Huawei puts $1.5bn towards open computing ecosystem
Huawei’s Connect 2019 event has recently been underway in Shanghai, taking place from the 18th to the 20th of September. Included among a number of reveals, including the new Mate 30 phone series, was the company’s Developer Program 2.0.
Swathed in a certain amount of jargon, it is easy to miss the significance of the announcement, which represents Huawei’s attempt to divest itself of its reliance on Western companies and build an open source system which could, in the fullness of time, compete with the likes of Android and Linux.
Backed by $1.5bn of investment over five years, the stated foci of the program include an open ecosystem, the development of new industry standards and shared availability to developers, with Huawei hoping to bring in a further 5mn developers.
It succeeds Huawei’s Developer Program 1.0, which launched in 2015. Outcomes of the program were given by the company as including the Ascend AI processors and Kunpeng Computing server technology. Perhaps more important than specific technological breakthroughs is the army of developers Huawei has recruited, with 1.3mn registered individuals and 14,000 companies.
The program seems to be a clear reaction to the threat of American companies being banned from dealing with Huawei due to its suspected links with the Chinese government. Although a temporary reprieve was renewed in August, attempts by US companies to deal with Huawei have been rebuffed by the US government. The consequences of such decisions are already manifesting, with the Mate 30 line of phones launching without Google apps such as Maps, Google Pay and the Play Store.
Many US companies have expressed their opposition to the ban, with Microsoft’s President Brad Smith telling the BBC that “we [Microsoft] believe it would be a mistake [...] to try to draw some new digital iron curtain down the Pacific Ocean - I think that would hold back the United States, would hold back the democracies of the world.”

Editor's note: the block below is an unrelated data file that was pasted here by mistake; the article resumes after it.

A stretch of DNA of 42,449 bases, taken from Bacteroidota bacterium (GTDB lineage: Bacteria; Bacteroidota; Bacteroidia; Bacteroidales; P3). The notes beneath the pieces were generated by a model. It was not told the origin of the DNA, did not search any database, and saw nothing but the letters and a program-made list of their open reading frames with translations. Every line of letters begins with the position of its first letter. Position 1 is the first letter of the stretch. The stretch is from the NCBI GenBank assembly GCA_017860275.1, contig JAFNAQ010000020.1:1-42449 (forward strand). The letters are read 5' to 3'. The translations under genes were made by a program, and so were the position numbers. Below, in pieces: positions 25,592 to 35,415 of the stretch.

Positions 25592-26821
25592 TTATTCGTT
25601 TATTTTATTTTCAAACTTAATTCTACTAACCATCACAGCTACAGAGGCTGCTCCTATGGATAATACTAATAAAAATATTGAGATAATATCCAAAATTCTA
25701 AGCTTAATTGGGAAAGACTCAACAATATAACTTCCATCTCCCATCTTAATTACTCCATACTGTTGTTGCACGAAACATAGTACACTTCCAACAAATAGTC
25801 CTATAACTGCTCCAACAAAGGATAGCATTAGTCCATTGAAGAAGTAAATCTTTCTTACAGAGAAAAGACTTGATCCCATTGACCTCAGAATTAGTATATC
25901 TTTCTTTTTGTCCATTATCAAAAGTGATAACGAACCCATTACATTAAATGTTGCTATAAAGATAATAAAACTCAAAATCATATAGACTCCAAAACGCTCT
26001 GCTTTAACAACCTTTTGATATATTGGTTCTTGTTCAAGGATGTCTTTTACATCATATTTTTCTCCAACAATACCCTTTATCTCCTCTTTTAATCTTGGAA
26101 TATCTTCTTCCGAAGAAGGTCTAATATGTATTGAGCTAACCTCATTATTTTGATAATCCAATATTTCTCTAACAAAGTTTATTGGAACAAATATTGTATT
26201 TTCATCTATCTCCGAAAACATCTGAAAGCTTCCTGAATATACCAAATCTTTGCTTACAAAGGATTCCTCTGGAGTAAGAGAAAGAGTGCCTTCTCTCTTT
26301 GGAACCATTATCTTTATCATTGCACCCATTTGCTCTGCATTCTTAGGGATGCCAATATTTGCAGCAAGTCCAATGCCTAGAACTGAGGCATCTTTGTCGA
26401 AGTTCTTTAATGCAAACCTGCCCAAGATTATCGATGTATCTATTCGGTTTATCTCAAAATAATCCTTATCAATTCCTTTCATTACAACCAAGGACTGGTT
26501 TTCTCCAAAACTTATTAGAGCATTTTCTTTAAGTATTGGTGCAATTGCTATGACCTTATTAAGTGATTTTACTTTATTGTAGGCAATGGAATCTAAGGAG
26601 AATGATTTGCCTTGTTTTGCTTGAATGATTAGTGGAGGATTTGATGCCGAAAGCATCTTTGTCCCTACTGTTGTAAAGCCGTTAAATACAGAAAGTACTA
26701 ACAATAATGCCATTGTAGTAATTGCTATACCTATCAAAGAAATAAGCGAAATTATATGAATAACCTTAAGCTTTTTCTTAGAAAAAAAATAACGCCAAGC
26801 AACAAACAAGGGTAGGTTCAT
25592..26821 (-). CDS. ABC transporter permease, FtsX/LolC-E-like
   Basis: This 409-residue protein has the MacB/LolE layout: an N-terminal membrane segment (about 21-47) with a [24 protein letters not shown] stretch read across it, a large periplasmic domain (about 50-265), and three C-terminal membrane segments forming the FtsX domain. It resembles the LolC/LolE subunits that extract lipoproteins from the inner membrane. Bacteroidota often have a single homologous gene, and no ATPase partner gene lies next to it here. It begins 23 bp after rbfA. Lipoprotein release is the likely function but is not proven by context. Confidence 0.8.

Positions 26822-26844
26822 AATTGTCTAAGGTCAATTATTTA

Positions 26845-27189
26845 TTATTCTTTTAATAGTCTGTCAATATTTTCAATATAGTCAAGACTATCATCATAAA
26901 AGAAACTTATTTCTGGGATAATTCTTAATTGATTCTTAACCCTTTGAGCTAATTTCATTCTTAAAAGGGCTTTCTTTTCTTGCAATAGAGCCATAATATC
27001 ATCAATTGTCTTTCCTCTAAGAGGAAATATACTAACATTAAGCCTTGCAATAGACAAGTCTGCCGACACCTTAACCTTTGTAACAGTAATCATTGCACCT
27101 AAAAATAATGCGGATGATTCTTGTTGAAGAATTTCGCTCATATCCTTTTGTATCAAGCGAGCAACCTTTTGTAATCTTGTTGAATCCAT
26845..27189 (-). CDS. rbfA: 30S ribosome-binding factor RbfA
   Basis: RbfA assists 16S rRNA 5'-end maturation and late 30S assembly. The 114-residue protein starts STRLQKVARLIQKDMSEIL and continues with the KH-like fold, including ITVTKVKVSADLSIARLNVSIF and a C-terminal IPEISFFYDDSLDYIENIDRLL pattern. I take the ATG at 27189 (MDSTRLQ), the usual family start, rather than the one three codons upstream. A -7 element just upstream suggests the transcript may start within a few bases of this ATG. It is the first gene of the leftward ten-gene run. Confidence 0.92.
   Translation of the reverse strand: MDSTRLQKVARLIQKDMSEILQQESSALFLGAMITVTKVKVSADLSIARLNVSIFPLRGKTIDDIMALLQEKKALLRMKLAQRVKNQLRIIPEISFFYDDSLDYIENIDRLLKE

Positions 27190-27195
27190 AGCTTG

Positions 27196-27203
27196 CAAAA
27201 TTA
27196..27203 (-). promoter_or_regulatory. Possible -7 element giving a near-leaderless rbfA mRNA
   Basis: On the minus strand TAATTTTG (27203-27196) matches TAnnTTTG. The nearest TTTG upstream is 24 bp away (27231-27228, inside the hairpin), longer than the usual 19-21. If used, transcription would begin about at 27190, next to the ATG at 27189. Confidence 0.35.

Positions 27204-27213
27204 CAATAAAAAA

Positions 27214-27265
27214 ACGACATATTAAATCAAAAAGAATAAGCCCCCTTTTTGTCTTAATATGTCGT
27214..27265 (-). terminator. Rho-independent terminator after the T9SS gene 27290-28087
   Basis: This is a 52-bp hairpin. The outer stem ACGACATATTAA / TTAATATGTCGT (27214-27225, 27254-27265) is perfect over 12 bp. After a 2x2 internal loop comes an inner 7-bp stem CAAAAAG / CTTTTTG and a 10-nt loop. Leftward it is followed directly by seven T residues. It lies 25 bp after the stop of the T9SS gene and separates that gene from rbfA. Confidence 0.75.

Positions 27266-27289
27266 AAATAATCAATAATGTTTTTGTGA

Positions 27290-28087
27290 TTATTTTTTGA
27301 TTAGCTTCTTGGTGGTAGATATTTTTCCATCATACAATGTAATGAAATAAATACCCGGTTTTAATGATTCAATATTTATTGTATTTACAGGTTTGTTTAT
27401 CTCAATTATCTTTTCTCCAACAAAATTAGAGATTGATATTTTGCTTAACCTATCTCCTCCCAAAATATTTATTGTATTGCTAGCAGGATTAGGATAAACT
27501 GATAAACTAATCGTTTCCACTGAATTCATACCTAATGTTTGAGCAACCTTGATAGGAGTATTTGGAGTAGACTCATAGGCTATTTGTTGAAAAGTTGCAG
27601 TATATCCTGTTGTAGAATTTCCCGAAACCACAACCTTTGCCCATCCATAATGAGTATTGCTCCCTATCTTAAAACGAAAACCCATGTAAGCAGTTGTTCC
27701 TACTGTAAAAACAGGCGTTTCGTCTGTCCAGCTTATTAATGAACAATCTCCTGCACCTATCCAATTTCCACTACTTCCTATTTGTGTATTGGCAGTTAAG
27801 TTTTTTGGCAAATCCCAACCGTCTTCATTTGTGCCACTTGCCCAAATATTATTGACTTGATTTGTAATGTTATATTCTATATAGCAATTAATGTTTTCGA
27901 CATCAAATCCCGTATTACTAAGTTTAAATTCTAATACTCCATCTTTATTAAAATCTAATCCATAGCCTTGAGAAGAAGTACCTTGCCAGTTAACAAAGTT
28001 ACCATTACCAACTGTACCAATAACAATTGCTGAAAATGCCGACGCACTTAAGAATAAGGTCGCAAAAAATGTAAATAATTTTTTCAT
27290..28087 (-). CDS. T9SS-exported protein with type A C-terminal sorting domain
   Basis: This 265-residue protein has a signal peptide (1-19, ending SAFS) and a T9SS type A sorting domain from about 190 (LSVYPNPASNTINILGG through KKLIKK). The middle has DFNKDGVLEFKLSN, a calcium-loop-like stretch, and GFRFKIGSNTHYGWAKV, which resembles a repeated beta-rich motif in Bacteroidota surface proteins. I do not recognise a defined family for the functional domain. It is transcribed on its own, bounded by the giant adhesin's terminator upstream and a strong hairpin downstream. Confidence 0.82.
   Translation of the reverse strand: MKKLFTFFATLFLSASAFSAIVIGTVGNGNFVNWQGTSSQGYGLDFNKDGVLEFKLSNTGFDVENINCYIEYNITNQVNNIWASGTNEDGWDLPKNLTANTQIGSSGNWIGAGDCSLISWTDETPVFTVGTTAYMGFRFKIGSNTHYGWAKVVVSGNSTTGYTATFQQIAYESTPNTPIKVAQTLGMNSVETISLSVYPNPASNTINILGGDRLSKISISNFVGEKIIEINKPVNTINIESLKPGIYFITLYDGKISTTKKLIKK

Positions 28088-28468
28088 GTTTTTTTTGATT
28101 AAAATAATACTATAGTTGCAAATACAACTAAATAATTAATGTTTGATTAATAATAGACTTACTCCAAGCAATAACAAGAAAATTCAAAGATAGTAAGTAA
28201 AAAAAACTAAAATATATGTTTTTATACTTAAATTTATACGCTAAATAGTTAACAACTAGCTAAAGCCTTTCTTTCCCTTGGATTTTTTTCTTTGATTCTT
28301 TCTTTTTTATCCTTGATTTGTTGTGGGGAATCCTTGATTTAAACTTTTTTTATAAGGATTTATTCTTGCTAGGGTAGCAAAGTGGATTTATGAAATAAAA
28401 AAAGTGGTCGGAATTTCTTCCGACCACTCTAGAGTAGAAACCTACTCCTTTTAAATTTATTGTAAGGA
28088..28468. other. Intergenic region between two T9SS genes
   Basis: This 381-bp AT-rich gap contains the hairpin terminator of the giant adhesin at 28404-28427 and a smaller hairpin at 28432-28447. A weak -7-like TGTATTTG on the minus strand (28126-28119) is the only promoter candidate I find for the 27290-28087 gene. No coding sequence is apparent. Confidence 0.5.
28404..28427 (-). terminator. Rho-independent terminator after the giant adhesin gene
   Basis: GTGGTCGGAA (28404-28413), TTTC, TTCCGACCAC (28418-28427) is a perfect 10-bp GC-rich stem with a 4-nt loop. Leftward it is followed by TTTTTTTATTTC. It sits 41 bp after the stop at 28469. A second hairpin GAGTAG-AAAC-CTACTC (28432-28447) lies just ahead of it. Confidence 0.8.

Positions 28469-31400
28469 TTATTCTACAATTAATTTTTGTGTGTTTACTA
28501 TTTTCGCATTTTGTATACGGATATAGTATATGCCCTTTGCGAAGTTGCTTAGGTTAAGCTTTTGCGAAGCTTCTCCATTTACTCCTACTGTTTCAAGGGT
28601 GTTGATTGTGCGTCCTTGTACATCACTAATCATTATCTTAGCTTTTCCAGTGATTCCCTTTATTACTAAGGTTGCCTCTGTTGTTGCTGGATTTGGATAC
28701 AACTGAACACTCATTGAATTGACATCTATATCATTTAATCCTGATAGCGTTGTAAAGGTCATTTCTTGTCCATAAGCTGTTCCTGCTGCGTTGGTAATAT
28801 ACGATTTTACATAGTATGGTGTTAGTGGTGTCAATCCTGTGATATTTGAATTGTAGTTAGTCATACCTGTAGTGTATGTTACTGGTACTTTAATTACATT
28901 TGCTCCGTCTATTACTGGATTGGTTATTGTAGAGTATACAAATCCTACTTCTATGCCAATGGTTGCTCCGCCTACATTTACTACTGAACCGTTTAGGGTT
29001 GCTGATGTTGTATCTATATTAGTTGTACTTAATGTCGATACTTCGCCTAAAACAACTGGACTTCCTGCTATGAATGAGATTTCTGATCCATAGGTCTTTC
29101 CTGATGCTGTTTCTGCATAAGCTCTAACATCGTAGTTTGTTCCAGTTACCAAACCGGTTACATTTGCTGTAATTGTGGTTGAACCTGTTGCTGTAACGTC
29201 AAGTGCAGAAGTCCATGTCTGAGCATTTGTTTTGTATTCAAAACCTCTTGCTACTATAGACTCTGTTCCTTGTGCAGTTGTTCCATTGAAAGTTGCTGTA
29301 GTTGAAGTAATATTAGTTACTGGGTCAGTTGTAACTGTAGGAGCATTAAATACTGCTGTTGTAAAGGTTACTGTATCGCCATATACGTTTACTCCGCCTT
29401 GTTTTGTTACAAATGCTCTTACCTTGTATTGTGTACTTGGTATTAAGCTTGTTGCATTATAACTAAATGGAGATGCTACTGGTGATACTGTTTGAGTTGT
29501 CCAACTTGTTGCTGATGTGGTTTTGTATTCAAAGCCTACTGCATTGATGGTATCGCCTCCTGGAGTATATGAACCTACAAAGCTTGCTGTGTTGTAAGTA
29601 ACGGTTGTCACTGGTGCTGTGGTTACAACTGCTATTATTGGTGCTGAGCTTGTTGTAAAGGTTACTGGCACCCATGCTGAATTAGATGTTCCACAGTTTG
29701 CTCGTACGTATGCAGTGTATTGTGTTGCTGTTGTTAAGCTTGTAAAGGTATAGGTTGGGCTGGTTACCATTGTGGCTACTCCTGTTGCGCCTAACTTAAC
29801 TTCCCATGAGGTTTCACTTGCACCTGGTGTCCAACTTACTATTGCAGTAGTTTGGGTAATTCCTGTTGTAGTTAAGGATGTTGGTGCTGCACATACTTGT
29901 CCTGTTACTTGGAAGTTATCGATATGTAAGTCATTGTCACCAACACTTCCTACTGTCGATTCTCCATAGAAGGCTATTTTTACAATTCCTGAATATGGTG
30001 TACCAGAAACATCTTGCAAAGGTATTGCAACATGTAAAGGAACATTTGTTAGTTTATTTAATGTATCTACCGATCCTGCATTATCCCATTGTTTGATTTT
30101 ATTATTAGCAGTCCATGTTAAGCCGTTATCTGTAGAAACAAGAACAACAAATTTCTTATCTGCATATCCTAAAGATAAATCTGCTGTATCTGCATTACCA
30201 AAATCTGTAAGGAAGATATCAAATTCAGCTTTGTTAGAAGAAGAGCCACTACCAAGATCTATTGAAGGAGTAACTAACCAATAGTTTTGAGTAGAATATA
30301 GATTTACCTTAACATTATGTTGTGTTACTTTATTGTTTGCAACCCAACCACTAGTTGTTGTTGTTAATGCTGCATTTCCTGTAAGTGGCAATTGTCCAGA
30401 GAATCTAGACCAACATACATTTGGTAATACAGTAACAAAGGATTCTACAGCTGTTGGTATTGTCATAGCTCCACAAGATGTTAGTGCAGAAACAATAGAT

Amazon and TotalEnergies partner for greener solutions
TotalEnergies today announced a strategic collaboration with Amazon. Through this new collaboration, TotalEnergies will contribute to Amazon’s commitment to power its operations with 100% renewable energy, while Amazon will help TotalEnergies accelerate its digital transformation.
With Amazon Web Services (AWS) as a key cloud provider, TotalEnergies will accelerate its move to the cloud, boosting its IT transformation, the digitisation of its operations, and its digital innovation. In particular, TotalEnergies’ Digital Factory will benefit from the breadth and depth of AWS services including infrastructure, speed, reliability and innovative services.
“Working with TotalEnergies on innovative cloud technologies to drive reductions in carbon emissions and present new renewable energy sources is a tremendous opportunity. This collaboration will not only accelerate TotalEnergies’ migration to the cloud but also contribute toward Amazon’s commitment to power our operations with 100% renewable energy,” said Kathrin Buvac, Vice President, AWS Strategic Industries.
Moving towards a greener future
TotalEnergies and Amazon have signed power purchase agreements (“PPAs”) for a commitment of 474 MW of renewable capacity in the US and Europe, and expect to expand their cooperation in the Middle East and Asia Pacific. By supplying renewable energy and potential battery energy solutions, TotalEnergies will contribute to Amazon’s commitment to power operations with 100% renewable energy by 2030 and reach net-zero carbon emissions by 2040.
“TotalEnergies is deeply committed to reducing the carbon emissions of its operations and supporting its customers to do the same around the world. By signing this agreement, we are proud to enter into this key collaboration with Amazon and to accompany them on their journey to carbon neutrality.” said Stéphane Michel, President Gas, Renewables & Power at TotalEnergies. “We are also counting on Amazon and AWS to help us advance our exponential shift in the speed, scale and advancement of digitalisation.”
As part of its ambition to get to net-zero by 2050, TotalEnergies is building a portfolio of activities in renewables and electricity that should account for up to 40% of its sales by 2050. At the end of 2020, TotalEnergies’ gross power generation capacity worldwide was around 12 GW, including 7 GW of renewable energy. TotalEnergies will continue to expand this business to reach 35 GW of gross production capacity from renewable sources by 2025, and then 100 GW by 2030 with the objective of being among the world's top 5 in renewable energies.